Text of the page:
There are a few things that really fly in “Toilet Ek Prem Katha”, and chief among them is the female protagonist Jaya, a liberated, feisty young bride in a village near Mathura, who leaves her husband’s home when she realizes that living with him is going to mean heading out into the fields each time she needs to relieve herself. Played by a terrific Bhumi Pednekar, Jaya is a strong, no-nonsense woman who loves her husband but refuses to resign herself to this fate.
Keshav (Akshay Kumar) is her conflicted spouse; he empathizes with her but can’t stand up to his staunch traditionalist father who breaks into hives at the mere thought of installing a toilet in a home where food is cooked.
This sets the stage for a clash between generations and ideologies, for a clever nod to the Prime Minister’s beloved Swach Bharat Campaign, and for a satirical look at how outdated, regressive mindsets frequently stall social progress. Despite its winning premise, which is loosely inspired by a true story, “Toilet Ek Prem Katha” is weighed down by its indulgences. The film is on solid ground when it focuses on Keshav’s dilemma. But it’s overlong at 2 hours and 35 minutes, and takes forever to get to the central conflict. It’s also packed with too many songs and a second half that isn’t merely preachy, but whacks you on the head with its message.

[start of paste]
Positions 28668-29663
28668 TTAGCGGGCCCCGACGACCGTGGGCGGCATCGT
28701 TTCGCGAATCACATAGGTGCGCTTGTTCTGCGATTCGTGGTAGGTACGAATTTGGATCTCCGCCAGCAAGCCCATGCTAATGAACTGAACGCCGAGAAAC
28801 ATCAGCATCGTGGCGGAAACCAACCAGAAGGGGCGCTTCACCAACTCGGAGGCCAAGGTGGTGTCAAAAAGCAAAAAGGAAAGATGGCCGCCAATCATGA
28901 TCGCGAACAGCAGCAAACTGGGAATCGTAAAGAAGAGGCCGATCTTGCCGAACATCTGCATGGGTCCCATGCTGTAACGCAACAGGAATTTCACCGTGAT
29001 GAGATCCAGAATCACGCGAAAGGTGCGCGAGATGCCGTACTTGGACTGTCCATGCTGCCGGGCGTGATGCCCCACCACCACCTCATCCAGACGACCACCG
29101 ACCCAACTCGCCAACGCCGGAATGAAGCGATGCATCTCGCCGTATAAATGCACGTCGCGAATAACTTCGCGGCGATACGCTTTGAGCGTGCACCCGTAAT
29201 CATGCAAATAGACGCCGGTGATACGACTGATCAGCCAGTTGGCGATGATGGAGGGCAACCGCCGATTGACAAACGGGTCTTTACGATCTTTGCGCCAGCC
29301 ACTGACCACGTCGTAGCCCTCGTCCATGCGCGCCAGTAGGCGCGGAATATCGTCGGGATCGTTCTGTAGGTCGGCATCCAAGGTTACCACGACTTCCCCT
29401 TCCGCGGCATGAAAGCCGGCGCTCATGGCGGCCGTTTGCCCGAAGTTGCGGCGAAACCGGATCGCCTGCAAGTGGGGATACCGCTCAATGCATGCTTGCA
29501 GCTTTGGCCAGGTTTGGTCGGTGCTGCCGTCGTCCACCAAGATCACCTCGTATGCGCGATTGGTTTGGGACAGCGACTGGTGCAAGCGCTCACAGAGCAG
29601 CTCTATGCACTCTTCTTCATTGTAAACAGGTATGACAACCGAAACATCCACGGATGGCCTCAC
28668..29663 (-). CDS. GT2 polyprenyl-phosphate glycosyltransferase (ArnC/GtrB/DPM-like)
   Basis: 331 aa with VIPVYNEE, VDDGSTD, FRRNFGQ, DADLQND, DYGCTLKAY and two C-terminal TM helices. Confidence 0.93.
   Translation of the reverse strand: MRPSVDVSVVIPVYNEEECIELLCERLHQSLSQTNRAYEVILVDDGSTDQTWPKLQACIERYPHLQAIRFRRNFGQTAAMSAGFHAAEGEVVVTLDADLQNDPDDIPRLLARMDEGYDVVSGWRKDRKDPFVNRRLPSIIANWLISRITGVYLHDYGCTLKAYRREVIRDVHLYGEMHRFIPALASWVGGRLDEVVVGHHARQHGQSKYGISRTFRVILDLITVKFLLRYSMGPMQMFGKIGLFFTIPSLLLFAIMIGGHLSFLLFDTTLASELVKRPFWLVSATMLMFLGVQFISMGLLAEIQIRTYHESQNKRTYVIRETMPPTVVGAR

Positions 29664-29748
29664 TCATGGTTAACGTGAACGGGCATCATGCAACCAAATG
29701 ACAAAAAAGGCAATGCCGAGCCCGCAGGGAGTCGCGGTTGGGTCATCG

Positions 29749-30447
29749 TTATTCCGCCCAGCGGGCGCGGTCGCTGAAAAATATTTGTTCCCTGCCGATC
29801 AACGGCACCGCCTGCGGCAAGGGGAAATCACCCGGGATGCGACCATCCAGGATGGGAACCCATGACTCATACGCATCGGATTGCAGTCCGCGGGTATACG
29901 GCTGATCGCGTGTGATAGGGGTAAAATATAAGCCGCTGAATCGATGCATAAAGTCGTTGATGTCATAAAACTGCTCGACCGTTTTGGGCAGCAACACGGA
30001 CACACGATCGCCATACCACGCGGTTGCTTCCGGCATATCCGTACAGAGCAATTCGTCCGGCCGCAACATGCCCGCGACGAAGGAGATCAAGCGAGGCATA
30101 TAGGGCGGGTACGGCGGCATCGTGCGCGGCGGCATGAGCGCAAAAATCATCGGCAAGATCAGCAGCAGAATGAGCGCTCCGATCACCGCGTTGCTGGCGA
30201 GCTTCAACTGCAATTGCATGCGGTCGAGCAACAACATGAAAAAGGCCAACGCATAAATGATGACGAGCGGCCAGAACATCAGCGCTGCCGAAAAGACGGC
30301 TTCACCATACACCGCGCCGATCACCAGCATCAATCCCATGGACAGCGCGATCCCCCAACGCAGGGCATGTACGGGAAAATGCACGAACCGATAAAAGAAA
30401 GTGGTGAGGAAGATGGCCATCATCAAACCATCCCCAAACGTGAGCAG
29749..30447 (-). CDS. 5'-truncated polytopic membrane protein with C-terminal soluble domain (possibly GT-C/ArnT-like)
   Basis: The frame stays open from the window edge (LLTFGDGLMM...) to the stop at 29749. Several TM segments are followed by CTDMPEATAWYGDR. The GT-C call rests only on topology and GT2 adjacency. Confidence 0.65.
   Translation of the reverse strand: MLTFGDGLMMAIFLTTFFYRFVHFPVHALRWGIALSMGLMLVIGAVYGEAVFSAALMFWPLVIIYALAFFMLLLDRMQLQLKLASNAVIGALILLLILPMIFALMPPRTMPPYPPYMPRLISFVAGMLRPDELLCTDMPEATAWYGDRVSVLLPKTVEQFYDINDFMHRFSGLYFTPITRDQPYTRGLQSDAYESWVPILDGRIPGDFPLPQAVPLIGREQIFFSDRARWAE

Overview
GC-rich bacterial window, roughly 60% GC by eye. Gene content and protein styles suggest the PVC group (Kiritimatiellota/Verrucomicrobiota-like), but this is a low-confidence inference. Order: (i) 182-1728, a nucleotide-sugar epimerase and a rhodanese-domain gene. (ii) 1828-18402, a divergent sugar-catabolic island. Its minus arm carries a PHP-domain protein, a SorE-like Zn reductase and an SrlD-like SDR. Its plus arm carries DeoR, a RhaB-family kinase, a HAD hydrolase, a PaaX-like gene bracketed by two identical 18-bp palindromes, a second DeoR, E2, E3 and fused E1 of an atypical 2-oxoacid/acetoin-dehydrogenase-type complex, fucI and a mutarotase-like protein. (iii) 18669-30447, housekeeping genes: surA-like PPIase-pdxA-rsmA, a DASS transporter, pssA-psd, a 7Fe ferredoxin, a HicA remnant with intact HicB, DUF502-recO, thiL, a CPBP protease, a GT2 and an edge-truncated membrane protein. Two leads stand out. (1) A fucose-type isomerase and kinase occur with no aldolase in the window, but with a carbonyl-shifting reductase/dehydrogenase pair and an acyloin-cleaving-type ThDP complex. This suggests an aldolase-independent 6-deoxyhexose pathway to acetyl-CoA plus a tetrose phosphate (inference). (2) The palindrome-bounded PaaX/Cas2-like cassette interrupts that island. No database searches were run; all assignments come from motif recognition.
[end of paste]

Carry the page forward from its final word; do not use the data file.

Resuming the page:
Which is a shame because some things work nicely. Director Shree Narayan Sharma and his writers use humor to tide over several bumps, and the supporting cast is strong. Sudhir Pandey is in very good form as Keshav’s stubborn father, unwilling to let go of his old-fashioned beliefs, and Divyendu Sharma lets the jokes rip as Keshav’s younger brother.
It’s clear the film has its heart in the right place but the blatant pandering gets tiresome. Akshay Kumar brings just the right amount of levity and Bhumi Pednekar shines. It’s the sloppy writing that is the culprit here. “Toilet Ek Prem Katha” had potential but it’s only sporadically entertaining. I’m going with a generous two-and-a-half out of five.
Rating: 2.5 / 5